Researchers Examined the Feasibility of Cleaning Orbital Junk With a Space-Based Laser Station

For safer space exploration in the future.

Rebecca Flowers

Image: Shutterstock

Since the beginning of the space age with Sputnik’s launch in 1957, humans have been enthusiastically sending big metal objects into Earth’s orbit. We have made huge strides, but we also made a bit of a mess along the way.

Space debris is like the extraterrestrial equivalent of plastic in our oceans. It sloughs off of human-made objects in Earth’s orbit as a result of collisions or erosion, and poses a risk to any spacecraft that enter orbit. That's why researchers led by Quan Wen of the Air Force Engineering University in Xi’an, China, suggested we might be able to clean them up by blasting them with lasers from a space station.

According to the European Space Station, as of 2013 there were millions of pieces of debris in space. Even worse, 670,000 of those pieces were one to 10 cm large, which are too small for us to track.

One centimeter may seem small, but layers of debris in the Earth’s orbit can act like sandblasters to the vulnerable exteriors of spacecraft, especially telescopes and solar panels. It would be similar to scraping sandpaper across your computer screen, except your computer screen is blasting at 17,500 miles per hour through layer upon layer of sandpaper, like the International Space Station.

A micrometeor left a crater in the window of the Space Shuttle Challenger. Image: Wikimedia Commons/NASA

Each time debris hits new spacecraft, it creates more debris. According to NASA, when a defunct Russian satellite destroyed a working US satellite, the collision produced more than 2,000 pieces of trackable debris.

If this continues, space debris has the potential to increase exponentially. This domino effect is known as the Kessler Syndrome, and was proposed by NASA scientist Donald Kessler in 1978. It suggests a scenario in which the density of space debris becomes so high that each new collision increases the likelihood for another collision. This cascade could clog up the orbit around Earth so much that we wouldn’t be able to use satellites anymore, or send ships into space safely.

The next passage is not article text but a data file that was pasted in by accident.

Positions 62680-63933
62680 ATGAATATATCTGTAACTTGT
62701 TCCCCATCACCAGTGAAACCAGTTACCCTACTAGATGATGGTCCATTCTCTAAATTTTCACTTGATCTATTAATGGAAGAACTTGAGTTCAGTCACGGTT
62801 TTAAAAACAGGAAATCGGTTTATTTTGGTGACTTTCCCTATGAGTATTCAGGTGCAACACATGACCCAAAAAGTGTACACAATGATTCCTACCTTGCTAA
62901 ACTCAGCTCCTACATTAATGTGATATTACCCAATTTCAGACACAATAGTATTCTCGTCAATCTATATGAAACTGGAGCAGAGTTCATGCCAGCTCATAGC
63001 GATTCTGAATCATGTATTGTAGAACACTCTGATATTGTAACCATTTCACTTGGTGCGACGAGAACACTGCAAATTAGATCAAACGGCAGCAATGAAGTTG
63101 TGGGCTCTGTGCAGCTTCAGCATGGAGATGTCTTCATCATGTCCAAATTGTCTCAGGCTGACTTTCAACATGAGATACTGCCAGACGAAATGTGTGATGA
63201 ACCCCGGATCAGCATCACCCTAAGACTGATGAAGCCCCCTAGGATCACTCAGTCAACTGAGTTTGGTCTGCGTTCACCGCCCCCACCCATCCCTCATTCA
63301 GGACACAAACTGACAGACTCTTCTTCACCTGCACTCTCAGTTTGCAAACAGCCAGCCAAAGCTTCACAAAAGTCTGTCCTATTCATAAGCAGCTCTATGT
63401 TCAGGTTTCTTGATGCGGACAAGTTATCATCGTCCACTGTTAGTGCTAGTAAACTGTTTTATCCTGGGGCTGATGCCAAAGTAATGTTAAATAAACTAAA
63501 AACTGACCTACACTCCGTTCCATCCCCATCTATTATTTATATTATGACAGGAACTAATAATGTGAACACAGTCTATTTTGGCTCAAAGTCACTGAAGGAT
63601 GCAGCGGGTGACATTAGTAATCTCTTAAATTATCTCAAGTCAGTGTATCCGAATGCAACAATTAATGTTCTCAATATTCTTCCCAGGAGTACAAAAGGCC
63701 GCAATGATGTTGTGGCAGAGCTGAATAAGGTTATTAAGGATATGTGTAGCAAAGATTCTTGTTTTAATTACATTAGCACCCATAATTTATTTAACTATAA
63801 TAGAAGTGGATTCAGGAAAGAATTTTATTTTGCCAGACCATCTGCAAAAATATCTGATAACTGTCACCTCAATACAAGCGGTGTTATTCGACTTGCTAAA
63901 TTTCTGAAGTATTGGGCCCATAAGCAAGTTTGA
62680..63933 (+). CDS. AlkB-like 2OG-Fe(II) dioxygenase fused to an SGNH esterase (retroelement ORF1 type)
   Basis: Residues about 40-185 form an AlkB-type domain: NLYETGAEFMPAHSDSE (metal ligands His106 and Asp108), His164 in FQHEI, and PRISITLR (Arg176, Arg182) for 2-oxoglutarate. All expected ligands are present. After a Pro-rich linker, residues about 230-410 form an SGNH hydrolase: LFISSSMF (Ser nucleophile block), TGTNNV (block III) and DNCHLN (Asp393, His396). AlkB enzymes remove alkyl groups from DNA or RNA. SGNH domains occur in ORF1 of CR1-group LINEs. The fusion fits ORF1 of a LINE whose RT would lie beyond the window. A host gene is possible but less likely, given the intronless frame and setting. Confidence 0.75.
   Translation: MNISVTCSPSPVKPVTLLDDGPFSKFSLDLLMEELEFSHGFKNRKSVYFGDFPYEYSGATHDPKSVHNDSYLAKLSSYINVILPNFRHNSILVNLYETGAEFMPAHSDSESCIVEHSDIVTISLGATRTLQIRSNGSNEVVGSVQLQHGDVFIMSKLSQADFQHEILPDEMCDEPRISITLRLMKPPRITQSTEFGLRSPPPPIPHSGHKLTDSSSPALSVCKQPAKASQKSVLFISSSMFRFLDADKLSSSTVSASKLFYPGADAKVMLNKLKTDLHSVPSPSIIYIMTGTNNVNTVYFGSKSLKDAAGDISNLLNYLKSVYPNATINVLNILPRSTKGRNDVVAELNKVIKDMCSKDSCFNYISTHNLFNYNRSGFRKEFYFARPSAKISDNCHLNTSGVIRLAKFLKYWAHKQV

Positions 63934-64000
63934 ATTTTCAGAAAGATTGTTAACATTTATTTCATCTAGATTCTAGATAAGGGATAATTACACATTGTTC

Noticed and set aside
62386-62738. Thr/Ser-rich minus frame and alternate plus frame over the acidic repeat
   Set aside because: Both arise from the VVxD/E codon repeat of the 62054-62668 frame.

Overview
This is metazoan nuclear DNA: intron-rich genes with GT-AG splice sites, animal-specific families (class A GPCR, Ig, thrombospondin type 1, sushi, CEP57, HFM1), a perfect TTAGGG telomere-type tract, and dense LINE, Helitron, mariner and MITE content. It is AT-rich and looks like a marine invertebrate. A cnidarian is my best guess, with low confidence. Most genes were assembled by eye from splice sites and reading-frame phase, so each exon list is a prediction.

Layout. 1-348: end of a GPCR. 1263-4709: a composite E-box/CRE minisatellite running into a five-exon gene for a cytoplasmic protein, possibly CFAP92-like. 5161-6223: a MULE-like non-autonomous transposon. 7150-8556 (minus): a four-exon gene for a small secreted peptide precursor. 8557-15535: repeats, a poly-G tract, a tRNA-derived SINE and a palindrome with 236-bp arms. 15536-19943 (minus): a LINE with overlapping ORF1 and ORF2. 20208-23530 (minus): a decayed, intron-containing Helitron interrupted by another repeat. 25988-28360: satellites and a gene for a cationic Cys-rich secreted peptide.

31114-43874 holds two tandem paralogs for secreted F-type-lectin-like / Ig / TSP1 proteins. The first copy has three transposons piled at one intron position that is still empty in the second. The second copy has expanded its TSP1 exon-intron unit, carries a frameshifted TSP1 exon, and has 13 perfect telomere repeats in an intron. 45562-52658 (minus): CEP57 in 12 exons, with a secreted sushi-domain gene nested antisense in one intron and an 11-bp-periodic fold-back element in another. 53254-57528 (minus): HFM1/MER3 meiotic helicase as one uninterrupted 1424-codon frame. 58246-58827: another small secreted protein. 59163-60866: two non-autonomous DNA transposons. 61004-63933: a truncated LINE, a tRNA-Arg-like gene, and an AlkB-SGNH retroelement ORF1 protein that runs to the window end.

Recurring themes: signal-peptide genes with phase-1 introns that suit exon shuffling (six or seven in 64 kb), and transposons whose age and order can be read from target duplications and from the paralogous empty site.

No wonder then that Nicholas Johnson, NASA’s chief scientist for orbital debris, said, “the greatest risk to space missions comes from non-trackable debris.”

Wen’s team will publish a paper in Optik - International Journal for Light and Electron Optics this February that seeks to find a solution to this problem. The researchers found that using lasers based in space to blast apart space debris is, theoretically, possible.

Lasers are the most recent in a long line of proposals to get rid of space debris, including using big nets and chasing pieces down one by one. But these methods have criticized as uneconomical.

A laser mounted on a station, on the other hand, can be used multiple times and its operation is simple and relatively low-cost. Lasers can pulse debris into Earth’s atmosphere, where it then burns up.

As to the question of where to put the laser station, some researchers have proposed using a ground-based laser station. One such project was ORION, an Earth-based laser proposed in 1996 to pulse debris out of the sky.

Wen’s team decided to investigate the effects of a space-based station instead. They point out that the operational range of a laser station tethered to Earth would be very limited, while a space-based station has more flexibility, and it would not be as affected by the atmosphere.

“Therefore, it is considered as the most promising approach and is the focus of current research,” wrote the researchers.

Wen and his co-authors presented a model for a space-based laser station. They tested how a laser mounted in space would impact spherical, aluminum debris, and whether different angles made the laser more or less efficient. The debris was modeled in aluminum because it is one of the most common space debris materials, and the sphere shape reduced the complexity of the calculations.

Figure 1 in the paper showing the schema of the laser eliminating the debris.

They found that it is theoretically possible for a pulsed laser to ablate the space debris, creating a force that can remove the object from orbit, using a space-based laser. They also found that the laser was more efficient and had better range when the laser was collinear with the debris and had the same inclination, or tilt. In other words, the laser works better when more in line with the debris.

This study offers a promising foundation on which to build a space-based defense against our own pollution. But there are still many hurdles to overcome.

Some writers seem concerned about the potential threat of a world superpower sending a giant laser into the sky above us. For now, though, this model works only theoretically, and is limited to spherical, aluminum debris. It also deals with debris on a case-by-case basis, and would probably not be able to rid the Earth’s orbit of all of its untrackable space debris.

We have a long way to go before we can launch a full-fledged Space Debris Blaster. But it’s a start.